SHENZHEN/SINGAPORE (Reuters) - As Chinese consumers cut back on gold purchases for a second year in a row, nowhere is the slowdown being felt more than in the country’s once-bustling jewelry manufacturing and retail hub of Shuibei.
Gold demand has taken a hit from a slowing economy and Beijing’s anti-corruption drive, which has cut demand for luxury products, but there are fears of a more protracted loss of confidence among buyers in the world’s top consumer of the precious metal.
With buying in No.2 consumer India also soft, another year of weak Chinese demand would help pile more pressure on global gold prices languishing near six-year lows.
The hundreds of jewelry stores in Shuibei, a district of Shenzhen only a short hop over the border from Hong Kong, have seen business take a downturn since a buying boom peaked in 2013 as once-voracious Chinese consumers turn cautious.
“They don’t have confidence in gold now given the weak prices, so demand won’t pick up anytime soon,” said Wang Zhichang, regional manager of the Glory Gold store, adding revenue was likely to fall a further 10 percent next year on top of a drop of 10-20 percent this year.
Wang, who was among 30 staff in the store at a time when there were no customers, said that a number of jewelry factories had closed in the past year in the area.
Big retail chains, including Chow Tai Fook, the top jeweler by market value, are also closing branches and cutting back store openings in the mainland and Hong Kong.
Chow Tai Fook last month reported a 42 percent drop in net profit in the April-September period and said it would open only a net of 60 stores in China in its current financial year ending March, from a previous target of 150.
“Customers have become more rational with their purchases,” a company spokesperson said by email.
Illustrating the strains in the industry, Chinese banks have begun to see loan defaults by jewelry manufacturers, hurt by weak sales, Reuters reported last month.
BARGAIN HUNTING “DAMA” PULL BACK
From just 200 tonnes in 2003, Chinese demand for gold jewelry, bars and coins hit an all-time high of more than 1,000 tonnes in 2013, when prices of the metal snapped a 12-year rally.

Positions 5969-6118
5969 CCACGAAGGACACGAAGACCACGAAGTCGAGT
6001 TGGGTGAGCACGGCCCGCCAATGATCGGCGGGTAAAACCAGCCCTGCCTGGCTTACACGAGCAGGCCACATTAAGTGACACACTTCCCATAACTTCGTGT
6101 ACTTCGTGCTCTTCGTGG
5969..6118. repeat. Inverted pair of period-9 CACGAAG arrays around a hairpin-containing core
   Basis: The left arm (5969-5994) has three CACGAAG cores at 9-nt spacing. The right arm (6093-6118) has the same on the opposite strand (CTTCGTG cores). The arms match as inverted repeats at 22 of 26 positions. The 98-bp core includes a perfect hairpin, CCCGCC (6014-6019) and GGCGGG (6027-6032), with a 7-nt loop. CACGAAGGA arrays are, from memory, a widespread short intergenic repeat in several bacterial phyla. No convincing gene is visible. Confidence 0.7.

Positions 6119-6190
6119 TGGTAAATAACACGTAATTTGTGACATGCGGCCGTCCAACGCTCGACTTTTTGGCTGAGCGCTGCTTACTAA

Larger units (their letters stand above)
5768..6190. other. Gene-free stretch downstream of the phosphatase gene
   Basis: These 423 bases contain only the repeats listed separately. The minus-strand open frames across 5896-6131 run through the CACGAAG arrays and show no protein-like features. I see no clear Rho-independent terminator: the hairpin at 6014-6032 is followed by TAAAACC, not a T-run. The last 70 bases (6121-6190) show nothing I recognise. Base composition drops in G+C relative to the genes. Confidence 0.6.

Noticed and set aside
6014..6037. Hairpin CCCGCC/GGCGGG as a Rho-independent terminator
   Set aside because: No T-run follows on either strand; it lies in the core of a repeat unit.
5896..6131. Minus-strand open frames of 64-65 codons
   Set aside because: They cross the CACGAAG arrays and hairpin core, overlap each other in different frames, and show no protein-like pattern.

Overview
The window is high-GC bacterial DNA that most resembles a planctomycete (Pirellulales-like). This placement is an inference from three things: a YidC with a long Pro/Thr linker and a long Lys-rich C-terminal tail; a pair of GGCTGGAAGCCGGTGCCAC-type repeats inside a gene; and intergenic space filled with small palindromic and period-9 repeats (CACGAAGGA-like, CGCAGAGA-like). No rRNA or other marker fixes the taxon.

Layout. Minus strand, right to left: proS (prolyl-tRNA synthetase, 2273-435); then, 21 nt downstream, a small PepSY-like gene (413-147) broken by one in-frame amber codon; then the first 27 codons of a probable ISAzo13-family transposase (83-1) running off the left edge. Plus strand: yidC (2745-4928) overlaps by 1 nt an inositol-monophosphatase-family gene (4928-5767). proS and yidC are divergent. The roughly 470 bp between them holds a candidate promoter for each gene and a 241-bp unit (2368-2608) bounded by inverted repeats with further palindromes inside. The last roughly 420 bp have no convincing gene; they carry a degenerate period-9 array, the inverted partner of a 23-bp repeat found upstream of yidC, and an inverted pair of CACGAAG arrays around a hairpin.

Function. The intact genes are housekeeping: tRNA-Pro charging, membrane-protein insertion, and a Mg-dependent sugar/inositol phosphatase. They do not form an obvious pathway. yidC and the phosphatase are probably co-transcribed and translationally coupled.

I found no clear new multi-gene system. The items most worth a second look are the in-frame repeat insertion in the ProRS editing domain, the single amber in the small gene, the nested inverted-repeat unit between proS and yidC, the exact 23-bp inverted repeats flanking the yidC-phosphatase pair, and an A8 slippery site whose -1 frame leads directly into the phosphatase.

Demand has since fallen back and with prices now down by more than a third since 2012 Chinese confidence has weakened in gold as an investment.
One of the biggest blows to China’s gold consumption has been the pullback of “dama” buying, a Chinese term for middle-aged women known for their love of hunting out a bargain.
They were at the forefront of the 2013 gold rush but many have had their fingers burnt as gold has repeatedly hit multi-year lows.
“The golden period of China’s dama demand has passed,” said Shu Jiang, chief analyst at Shandong Gold Group, the parent of Shandong Gold Mining Co Ltd.
Shu said unless there was a drastic price drop over a short period of time, the dama were unlikely to return, though others argued that what is really required is a rebound in prices.
“Ironically, what you actually need to see for physical demand to pick up is for prices to rally,” said Victor Thianpiriya, commodity strategist at ANZ, who expects Chinese demand to decline next year.
“The confidence in gold as a supposed safe haven or as an investment has been battered over the last few years,” said Thianpiriya.
Indian demand has also taken a hit and in the December quarter is likely to fall to the lowest in eight years, hurt by poor investment demand and droughts that have slashed earnings for millions of farmers.
A slump in demand in the two biggest consumers could further pressure miners, such as Barrick Gold Corp, which has been forced to sell assets and cut costs to trim debt amid a slide in profits from three years of falling global gold prices.
Though a fall in the value of local currencies in big producers such as Australia and South Africa has partly shielded miners’ exposure to weaker demand.
To prop up demand, retailers are trying increase their online presence to attract younger buyers, who prefer more fashionable lower purity 18 karat jewelry over the higher purity and more pricey pieces often favored by older women.
With the gold price outlook still bearish, some in the industry fear they might have to wait longer for a rebound.
“We’re expecting another 20 percent fall in business (next year),” said Zhang Fengming, the owner of another gold store in Shuibei, as he chain-smoked in his upstairs office.
“The Chinese will get back into gold when it becomes more of an attractive investment. I think in three to five years time there will be a rebound,” said Zhang, a 30-year veteran of the jewelry business.
Editing by Ed Davies
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